"France!" cried Jane ln amazement.
"Yes, France. I have persuaded my
uncle that he ought to go there, and
look after his affairs. I have persuad
ed my aunt that it is not safe for
my uncle to go without her, and they
both know my reason for going with
them, although we do not name Prince
"When do you go, Matilda?"
"To-morrow, if Stephen be ready.
And let me tell you, Jane, Stephen's
readiness depends on you."
"That Is not so."
"It la. I hope you will be definite,
Jane. You have kept poor Stephen
dangling after you since you were ten
years old."
"What alKjiit Cymlln and yourself?"
T! en Matilda laughed, and her
countenance' changed, and she said
seriously, "Upon my word and honor,
I was never nearer loving Cymlln than
I was last night, yet he was never less
deserving of It. Tls a good story,
Jane. I will not pretend to keep It
from you, though I would stake my
last coin on Cymlln's Bllence about the
matter. He came Into my presence,
as he always does. 111 at ease, and
why, I know not, for a man more
handsome In face and figure It would
not be easy to find in England. But
he has bad manners, Jane, confess
It; he blushes and stumbles over
things, and lets his kerchief fall, and
when he tries to be a gallant, makes
a fool of himself."
"You are talking of my brother, Ma
tilda, and you are making him ridicu
lous, a thing Cymlln is not, and never
"Wait a bit, Jane. I was kind to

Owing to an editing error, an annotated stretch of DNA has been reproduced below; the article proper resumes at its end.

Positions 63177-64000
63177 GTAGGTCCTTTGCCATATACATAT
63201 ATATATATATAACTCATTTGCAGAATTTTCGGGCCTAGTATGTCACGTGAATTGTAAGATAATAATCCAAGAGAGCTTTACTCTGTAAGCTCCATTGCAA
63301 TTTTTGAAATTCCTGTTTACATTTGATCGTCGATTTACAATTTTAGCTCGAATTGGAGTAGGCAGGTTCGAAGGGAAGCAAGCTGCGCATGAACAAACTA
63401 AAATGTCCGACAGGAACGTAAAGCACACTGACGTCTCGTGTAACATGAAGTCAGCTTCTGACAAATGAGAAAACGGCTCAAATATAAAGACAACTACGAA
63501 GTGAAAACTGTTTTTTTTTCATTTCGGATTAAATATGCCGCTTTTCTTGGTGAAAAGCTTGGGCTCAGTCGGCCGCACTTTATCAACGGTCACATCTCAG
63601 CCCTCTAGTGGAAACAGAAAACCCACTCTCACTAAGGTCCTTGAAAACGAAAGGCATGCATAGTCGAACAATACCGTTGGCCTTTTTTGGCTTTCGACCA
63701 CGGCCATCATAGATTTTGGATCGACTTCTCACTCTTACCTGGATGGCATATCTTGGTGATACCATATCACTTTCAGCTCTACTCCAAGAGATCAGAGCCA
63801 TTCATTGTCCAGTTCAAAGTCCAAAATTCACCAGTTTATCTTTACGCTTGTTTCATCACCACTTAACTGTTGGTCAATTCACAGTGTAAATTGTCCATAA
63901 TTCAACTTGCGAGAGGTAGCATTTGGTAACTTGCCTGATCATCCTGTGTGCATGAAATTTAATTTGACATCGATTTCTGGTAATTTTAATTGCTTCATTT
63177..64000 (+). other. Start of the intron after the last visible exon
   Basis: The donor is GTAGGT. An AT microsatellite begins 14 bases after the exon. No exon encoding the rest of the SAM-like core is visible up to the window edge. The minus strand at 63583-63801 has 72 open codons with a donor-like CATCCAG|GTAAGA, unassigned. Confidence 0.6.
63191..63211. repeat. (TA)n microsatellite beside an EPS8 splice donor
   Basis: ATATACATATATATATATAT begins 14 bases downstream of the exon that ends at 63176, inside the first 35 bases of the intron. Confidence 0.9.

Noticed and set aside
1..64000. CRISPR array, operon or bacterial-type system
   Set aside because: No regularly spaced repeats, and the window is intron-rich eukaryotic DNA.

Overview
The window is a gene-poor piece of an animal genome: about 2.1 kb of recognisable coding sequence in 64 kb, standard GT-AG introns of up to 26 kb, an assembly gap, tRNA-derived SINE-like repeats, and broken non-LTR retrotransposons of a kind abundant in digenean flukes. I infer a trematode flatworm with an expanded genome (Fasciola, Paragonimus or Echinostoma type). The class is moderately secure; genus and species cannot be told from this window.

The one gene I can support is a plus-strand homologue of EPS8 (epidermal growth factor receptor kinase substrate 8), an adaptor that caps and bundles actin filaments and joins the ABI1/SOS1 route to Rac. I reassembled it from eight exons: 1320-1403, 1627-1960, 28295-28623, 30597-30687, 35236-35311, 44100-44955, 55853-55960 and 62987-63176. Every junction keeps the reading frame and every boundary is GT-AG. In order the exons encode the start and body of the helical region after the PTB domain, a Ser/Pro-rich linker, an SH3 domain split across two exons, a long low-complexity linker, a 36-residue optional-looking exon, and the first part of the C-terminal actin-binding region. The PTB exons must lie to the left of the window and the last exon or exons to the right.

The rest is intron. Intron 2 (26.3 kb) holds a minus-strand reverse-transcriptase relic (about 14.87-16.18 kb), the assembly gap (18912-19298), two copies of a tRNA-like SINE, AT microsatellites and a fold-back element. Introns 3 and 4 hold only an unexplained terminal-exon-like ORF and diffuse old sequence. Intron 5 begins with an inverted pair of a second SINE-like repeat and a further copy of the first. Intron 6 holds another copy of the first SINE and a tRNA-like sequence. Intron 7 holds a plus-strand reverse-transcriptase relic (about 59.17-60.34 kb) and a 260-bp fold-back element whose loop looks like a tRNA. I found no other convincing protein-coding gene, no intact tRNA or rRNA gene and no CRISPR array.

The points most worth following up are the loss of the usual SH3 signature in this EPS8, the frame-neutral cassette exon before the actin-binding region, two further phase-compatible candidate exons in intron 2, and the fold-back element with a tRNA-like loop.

him, and he told me about his life in
Ireland, and he spoke so well, and
looked so proper, that I could not help
but show him how he pleased me.
Then he went beyond his usual man
ner, and in leaving tried to give me a
face no more."
bow and a leg In perfect court fash
ion; and be made a silly appearance,
and for the life of me I could not help
a smile not a nice smile, Jane, In
deed, 'twas a very scornful smile, and
he caught me at It, and what do you
think he did?"
"I dare say be told you plainly that
you were behaving badly?"
"My dear Jane, he turned back, be
walked straight to me and boxed my
ears, for 'a silly child that did not
know the difference between a man
and a coxcomb.' I swear to you that I
was struck dumb, and he had taken
himself out of the room in a passion
ere I could find a word to throw after
him. Then I got up and went to a
mirror and looked at my ears, and
they were scarlet, and my cheeks
matched them, and for a moment 1
was ln a towering rage. I sat down,
I cried, I laughed, I was amazed, I
was, after a little while, ashamed, and
finally I came to a reasonable temper
and acknowledged I had been served
exactly right. For I had no business
to put my wicked little tongue in my
cheek, because a brave gentleman
could not crook his leg like a dancing
master. Are you laughing, Jane?
Well, I must laugh, too. I shall laugh
many a time when I think of Cymlln's
two big bands over my ears. Had he
kissed me afterward, I would have for
given him I think."
"I cannot help laughing a little, Ma
tilda, but I assure you Cymlln is suf
fering from that discipline far more
than you are."
"I am not suffering at all. This
morning I admire htm. There Is not
another man In the world who would
have presumed to box the Iady Ma
tilda de Wick's ears; accordingly I am
in love with, his courage and self-
respect I shall laugh and cry as long
as I live, and remember Cymlln Swaff
bam." "It was too bad of Cymlln but very
like him. He has boxed my ears
more than once."
"You are his sister. That is differ
ent I will never speak to blm again.
There, let the matter drop. I wish
now, you would either take Stephen
or send him off forever. I am in a
hurry to be gone, and Sir Thomas
also. Go and send Stephen with a
'Yes or 'No' to me. I am become in
different which, since you are so much
Many letters were promised on both